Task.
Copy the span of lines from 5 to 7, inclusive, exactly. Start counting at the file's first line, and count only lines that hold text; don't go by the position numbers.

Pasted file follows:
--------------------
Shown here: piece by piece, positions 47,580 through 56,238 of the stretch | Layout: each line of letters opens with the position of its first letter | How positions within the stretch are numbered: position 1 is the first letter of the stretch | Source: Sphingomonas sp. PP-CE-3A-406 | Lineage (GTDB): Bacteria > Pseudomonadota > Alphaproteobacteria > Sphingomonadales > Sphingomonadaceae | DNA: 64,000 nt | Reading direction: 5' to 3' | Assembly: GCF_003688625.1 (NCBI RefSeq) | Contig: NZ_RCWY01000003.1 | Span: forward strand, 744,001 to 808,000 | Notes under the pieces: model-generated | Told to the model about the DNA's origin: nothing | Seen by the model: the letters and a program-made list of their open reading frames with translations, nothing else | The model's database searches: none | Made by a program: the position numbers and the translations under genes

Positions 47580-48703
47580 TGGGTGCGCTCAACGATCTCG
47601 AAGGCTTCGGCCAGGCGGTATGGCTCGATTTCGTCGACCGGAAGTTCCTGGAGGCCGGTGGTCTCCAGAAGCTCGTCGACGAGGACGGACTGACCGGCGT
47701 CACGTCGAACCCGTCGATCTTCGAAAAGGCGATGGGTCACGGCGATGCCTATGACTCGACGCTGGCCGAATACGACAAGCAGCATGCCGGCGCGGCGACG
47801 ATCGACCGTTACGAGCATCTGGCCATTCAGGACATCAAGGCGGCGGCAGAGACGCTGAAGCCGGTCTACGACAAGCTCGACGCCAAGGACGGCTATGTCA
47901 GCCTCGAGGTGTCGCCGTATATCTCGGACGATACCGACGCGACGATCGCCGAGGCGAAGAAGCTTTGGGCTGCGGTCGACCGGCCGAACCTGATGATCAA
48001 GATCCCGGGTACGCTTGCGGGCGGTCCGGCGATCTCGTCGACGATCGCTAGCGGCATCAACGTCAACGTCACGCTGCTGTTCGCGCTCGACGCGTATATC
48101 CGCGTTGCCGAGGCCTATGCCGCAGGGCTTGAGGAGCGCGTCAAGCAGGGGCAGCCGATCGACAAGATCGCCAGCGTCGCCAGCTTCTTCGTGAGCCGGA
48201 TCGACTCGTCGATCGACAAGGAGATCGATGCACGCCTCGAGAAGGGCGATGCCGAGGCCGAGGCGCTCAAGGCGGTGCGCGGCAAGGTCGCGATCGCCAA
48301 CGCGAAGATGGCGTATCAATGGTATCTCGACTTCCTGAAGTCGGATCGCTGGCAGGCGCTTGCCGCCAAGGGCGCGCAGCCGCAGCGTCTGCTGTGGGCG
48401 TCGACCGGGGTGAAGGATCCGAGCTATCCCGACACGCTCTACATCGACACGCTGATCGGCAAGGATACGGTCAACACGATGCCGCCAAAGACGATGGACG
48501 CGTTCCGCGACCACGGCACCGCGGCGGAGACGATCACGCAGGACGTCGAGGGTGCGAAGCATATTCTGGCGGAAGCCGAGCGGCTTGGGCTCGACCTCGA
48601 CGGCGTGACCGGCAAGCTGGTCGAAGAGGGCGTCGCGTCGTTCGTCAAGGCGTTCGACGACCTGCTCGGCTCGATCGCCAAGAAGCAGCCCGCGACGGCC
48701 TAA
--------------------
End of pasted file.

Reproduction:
47701 CACGTCGAACCCGTCGATCTTCGAAAAGGCGATGGGTCACGGCGATGCCTATGACTCGACGCTGGCCGAATACGACAAGCAGCATGCCGGCGCGGCGACG
47801 ATCGACCGTTACGAGCATCTGGCCATTCAGGACATCAAGGCGGCGGCAGAGACGCTGAAGCCGGTCTACGACAAGCTCGACGCCAAGGACGGCTATGTCA
47901 GCCTCGAGGTGTCGCCGTATATCTCGGACGATACCGACGCGACGATCGCCGAGGCGAAGAAGCTTTGGGCTGCGGTCGACCGGCCGAACCTGATGATCAA